A “significant” proportion of food packaging used at the London 2012 Olympics will be compostable and the rest will be recyclable or reusable.
Originally the National Non-Food Crops Centre had aimed for all the packaging at the Olympics to be made from compostable material but this has not been possible.
However, “a significant portion” will be compostable and labelling combined with a press campaign will be launched to make sure that consumers at the games know which bin to put their wrappers in.
The London Olympic bid pledged to “set new standards of sustainability,” not send any waste to landfill and ensure a minimum of 70% of waste was reused.
And the NNFCC and the British Printing Industries Federation have been working with the London Organising Committee for the Olympic Games (LOCOG) to make this happen.
NNFCC Head of Materials Dr John Williams said: “The London Olympics has given us a unique opportunity to showcase the benefits of using compostable packaging, particularly for food, and recovering its stored energy at end-of-life using anaerobic digestion.”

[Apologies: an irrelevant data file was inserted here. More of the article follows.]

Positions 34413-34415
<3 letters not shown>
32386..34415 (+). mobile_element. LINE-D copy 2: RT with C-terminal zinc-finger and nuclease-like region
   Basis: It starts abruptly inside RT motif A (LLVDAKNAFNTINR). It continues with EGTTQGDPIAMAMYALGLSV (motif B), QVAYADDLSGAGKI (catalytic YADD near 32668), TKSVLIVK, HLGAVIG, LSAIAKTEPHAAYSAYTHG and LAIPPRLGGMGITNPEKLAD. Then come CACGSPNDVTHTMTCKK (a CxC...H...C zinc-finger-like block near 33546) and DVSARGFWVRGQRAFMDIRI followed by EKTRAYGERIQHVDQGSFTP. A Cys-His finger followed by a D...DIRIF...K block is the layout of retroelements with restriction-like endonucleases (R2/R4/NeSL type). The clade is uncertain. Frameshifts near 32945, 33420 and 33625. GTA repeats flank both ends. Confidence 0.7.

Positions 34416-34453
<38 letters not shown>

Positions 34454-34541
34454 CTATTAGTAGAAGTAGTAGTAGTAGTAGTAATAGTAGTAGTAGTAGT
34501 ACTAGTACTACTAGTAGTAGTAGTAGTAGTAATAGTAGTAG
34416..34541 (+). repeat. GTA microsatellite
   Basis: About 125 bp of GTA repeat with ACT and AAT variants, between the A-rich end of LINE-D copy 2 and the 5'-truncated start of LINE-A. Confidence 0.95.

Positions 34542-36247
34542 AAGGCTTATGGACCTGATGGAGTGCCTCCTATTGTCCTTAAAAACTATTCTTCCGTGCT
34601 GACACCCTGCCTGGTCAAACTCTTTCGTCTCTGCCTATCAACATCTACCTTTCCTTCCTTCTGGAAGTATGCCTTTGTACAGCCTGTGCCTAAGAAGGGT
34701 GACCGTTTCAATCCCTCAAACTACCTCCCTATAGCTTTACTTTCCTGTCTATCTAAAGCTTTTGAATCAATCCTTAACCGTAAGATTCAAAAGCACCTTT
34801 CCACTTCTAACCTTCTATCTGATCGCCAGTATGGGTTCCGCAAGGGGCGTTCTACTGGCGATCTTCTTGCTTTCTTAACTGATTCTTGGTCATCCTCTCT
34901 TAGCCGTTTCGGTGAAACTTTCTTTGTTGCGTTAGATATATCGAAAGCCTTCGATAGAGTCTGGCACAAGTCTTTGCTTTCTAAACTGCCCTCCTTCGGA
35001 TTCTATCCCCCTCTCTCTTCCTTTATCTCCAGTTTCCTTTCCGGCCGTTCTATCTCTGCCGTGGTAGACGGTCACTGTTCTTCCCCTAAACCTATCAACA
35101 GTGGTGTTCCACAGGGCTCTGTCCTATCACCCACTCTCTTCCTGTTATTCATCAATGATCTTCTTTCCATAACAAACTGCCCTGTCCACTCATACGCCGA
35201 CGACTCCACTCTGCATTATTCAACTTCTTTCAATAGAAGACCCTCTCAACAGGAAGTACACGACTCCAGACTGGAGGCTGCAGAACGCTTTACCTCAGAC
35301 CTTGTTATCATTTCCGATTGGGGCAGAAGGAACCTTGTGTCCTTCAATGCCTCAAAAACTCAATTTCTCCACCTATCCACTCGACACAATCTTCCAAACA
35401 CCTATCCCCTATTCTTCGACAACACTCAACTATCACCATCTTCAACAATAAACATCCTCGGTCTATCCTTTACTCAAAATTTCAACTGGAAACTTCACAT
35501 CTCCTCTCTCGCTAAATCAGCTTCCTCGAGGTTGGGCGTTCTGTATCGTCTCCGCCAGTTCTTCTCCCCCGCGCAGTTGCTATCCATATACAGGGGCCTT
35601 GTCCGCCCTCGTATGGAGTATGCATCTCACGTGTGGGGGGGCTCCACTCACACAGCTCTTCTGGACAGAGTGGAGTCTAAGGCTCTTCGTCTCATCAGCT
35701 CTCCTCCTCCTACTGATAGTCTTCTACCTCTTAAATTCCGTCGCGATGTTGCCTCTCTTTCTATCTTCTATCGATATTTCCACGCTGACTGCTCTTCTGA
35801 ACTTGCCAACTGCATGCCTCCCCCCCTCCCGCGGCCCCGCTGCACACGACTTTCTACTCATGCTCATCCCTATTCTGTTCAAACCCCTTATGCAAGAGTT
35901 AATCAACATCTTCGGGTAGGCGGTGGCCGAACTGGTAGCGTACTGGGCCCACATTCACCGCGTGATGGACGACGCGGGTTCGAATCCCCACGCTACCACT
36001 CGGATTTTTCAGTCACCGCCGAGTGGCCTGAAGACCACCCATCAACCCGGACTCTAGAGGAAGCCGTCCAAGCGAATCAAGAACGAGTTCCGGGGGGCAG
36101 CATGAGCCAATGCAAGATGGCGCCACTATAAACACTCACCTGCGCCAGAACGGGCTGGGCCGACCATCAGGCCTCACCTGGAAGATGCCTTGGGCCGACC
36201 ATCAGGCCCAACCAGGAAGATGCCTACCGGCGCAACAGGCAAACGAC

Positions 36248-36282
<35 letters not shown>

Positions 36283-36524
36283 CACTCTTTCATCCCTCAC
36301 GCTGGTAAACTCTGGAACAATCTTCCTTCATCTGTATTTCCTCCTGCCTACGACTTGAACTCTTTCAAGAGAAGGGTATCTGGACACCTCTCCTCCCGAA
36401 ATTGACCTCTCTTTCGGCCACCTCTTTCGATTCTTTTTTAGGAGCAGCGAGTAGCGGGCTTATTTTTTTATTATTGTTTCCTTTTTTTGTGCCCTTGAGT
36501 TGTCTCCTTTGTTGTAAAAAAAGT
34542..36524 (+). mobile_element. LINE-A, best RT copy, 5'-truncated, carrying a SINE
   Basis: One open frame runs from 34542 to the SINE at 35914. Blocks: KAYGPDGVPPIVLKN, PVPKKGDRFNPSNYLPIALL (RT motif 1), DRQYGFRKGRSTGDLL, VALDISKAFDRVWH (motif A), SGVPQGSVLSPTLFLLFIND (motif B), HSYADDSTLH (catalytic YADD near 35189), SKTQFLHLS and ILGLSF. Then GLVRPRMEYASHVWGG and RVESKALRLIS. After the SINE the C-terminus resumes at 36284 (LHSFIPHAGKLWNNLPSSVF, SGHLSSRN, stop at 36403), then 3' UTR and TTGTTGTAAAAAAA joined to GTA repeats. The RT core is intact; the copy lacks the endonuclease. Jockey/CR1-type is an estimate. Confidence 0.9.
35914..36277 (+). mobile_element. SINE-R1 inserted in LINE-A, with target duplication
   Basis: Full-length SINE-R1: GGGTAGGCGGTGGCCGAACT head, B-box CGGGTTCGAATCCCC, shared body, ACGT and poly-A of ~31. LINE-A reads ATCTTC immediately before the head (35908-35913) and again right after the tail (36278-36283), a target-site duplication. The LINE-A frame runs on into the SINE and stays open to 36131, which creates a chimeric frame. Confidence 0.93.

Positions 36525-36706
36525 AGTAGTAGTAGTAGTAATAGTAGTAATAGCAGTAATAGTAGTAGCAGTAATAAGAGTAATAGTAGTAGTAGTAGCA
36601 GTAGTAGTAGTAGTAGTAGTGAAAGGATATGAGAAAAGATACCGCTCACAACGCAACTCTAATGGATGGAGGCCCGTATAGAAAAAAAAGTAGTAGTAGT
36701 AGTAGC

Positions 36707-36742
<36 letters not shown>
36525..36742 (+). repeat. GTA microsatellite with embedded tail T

European Bioplastics Association Chairman Andy Sweetman added: “Using renewable materials at the Olympics is a great way to demonstrate to the public how seriously the packaging industry is taking sustainability.
“Moving the packaging industry towards a low carbon economy is challenging but bioplastic manufacturers are at the forefront of innovation.”
The compostable packaging will be certified to EN 13432. Some 6.5 million people will attend the London Olympics and are expected to create over 3,300 tonnes of food packaging waste.